To my previous point, yes, this movie is not about Darth Vader – it is about Jyn Erso, and Felicity Jones goes a good job in this role. I can’t really say anything bad about the acting performances; though there isn’t anything Oscar-worthy here, it was as good as you’d expect out of a Star Wars film (the prequels notwithstanding). My real issue in this regard is that none of the characters were given much depth, character-wise. You don’t really get much of a backstory on Jyn Erso – in fact, the script just gives you the bare minimum amount of backstory to help progress the main narrative. Nor do you get much character development from the other members of the ragtag “Rogue One” team. In films that are primarily about the action, character development really doesn’t have a huge effect on the film. But where this can go wrong is when you have an emotional scene, such as a death; as the viewer, you feel the sting of losing a character when said character has been well-developed, because it feels like, in a strange way, you know the character personally. This is the main problem with ROGUE ONE – while the characters are all likeable, they are given very little depth, if any. As a result, when everything goes down during the climax, the emotion we are supposed to be feeling for them isn’t quite there, which lessens the impact of the moment.
All that being said, the crutches that the film uses for this is its very well-written overall storyline, along with its very well-choreographed action scenes. These are what, in my opinion, help give the film’s big moments its much-need emotional boost. The screenplay by Chris Weitz and Tony Gilroy captures the essence of what Star Wars is while putting a fresh twist on it – the things that you glance over when you see war is fiercely put on display; war is hell, after all. And on the acting front, I have to give special recognition to Alan Tudyk as K2-SO, the comic relief of the story. The deadpan humor reminded me a lot of Dave Bautista’s Drax from GUARDIANS OF THE GALAXY, and it was not overdone; on the contrary, it was used as needed and timed rather perfectly. Other than Darth Vader himself, K2-SO just might be the most beloved character of ROGUE ONE.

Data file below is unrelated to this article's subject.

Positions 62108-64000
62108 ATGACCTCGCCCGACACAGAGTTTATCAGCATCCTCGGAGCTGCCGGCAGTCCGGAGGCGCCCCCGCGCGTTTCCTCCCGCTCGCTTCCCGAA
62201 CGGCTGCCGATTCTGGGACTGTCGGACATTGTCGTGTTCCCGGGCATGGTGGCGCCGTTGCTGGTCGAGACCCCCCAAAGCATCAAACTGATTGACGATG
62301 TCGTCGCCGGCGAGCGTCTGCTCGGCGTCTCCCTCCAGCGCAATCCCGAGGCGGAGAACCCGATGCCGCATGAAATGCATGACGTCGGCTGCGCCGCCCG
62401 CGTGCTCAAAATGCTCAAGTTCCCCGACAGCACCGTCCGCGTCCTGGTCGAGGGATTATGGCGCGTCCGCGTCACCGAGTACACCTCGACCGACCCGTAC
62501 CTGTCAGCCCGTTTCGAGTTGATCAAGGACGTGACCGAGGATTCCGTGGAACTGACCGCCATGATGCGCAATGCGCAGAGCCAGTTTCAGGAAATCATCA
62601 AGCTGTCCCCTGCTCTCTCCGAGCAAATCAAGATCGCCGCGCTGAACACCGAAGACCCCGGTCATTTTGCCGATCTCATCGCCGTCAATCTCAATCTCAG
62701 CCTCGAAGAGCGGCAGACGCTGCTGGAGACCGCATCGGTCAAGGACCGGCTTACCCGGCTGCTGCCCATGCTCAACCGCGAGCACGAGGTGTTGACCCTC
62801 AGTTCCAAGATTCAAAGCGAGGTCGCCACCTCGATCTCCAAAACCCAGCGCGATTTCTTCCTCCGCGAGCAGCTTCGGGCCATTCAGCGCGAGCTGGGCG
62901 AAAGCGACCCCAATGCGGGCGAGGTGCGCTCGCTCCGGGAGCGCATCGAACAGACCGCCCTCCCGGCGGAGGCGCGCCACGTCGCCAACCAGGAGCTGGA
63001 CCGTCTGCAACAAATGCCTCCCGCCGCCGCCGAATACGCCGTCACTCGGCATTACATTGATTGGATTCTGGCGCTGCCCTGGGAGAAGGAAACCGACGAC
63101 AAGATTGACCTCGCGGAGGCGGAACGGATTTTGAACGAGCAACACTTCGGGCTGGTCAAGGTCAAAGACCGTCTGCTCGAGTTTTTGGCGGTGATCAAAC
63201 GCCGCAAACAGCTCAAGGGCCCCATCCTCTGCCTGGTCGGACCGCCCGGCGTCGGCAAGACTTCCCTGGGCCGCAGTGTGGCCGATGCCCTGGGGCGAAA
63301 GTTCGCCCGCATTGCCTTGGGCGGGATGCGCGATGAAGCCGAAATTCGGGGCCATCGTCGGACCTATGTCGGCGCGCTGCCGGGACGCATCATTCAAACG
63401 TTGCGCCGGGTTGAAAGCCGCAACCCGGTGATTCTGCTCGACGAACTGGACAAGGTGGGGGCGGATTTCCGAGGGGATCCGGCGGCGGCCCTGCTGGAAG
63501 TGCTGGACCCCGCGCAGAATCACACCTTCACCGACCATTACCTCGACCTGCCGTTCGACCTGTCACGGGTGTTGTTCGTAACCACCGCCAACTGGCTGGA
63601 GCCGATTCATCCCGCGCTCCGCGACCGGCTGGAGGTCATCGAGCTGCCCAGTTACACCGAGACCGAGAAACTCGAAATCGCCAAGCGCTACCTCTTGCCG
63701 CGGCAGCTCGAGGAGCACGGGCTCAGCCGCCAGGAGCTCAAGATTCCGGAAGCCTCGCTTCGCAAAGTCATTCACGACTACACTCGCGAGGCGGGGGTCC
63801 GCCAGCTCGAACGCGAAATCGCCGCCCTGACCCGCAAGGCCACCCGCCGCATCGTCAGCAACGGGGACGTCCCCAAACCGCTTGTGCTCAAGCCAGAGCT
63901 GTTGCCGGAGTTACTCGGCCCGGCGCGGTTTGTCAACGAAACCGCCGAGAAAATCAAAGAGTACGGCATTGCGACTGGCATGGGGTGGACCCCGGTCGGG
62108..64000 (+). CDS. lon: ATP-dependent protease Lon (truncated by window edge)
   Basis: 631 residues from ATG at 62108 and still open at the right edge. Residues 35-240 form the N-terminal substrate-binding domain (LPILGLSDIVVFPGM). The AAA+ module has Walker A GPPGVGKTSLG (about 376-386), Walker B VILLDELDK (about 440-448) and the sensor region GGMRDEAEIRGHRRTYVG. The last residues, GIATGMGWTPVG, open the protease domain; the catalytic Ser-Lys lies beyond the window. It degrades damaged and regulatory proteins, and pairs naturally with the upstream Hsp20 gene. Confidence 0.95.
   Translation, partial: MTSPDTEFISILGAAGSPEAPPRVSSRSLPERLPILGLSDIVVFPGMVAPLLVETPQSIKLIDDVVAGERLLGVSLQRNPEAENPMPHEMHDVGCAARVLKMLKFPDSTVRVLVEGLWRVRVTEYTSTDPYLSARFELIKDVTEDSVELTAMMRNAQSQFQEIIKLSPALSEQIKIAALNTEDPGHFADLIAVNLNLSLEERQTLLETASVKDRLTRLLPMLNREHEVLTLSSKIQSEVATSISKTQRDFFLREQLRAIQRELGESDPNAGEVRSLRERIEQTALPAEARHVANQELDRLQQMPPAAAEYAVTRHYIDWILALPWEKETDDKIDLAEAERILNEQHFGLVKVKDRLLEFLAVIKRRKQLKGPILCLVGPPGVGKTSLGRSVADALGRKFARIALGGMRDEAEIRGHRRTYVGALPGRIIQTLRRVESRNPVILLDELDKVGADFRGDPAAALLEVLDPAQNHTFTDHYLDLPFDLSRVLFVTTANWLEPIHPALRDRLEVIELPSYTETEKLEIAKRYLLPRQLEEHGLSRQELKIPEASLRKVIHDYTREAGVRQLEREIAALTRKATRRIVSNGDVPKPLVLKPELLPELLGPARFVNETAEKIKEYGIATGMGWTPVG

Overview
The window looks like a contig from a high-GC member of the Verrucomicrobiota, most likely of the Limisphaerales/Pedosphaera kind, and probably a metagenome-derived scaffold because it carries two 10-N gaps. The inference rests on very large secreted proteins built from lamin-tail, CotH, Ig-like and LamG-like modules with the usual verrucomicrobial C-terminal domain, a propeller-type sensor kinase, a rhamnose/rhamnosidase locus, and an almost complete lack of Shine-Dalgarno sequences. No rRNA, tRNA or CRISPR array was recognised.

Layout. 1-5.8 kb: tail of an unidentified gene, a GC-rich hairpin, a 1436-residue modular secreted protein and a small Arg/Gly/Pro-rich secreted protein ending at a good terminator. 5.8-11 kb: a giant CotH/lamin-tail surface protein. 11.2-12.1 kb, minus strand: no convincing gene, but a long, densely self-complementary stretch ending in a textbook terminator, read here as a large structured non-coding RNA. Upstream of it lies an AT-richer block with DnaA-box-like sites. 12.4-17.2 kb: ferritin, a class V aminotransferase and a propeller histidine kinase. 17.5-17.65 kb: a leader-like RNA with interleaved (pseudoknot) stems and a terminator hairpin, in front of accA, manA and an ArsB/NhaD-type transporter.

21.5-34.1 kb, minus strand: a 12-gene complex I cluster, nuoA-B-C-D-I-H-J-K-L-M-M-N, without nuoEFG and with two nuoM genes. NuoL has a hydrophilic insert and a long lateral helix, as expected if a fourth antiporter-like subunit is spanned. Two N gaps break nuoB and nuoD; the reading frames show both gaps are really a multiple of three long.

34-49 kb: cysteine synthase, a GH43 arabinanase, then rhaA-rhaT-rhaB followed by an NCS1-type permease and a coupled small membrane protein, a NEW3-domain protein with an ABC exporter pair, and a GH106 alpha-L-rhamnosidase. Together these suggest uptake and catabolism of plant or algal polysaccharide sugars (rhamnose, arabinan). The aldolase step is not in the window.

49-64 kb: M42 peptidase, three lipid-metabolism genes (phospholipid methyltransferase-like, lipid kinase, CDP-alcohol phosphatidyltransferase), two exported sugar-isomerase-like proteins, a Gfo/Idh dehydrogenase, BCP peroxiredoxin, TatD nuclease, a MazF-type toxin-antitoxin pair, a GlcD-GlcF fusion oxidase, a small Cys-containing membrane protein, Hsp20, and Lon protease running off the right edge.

In the end, as a Star Wars fan, I left the theater completely happy and satisfied. This film will not be a hard sell for anyone who is likewise enamored by that galaxy far, far away. But what I think is interesting about ROGUE ONE is that it absolutely and completely works as just a straight-up war film. So if you know anyone who has yet to be bitten by the Star Wars bug (and likes the war genre), ROGUE ONE would serve as a great “gateway drug,” especially since its story leads directly into A NEW HOPE, the film that started it all. Star Wars fans, what are you waiting for – go see ROGUE ONE right now! And I encourage all non-Star Wars fans to do the same. Who knows, by the time EPISODE VIII comes out next December, you could very well be “one of us…one of us…one of us.”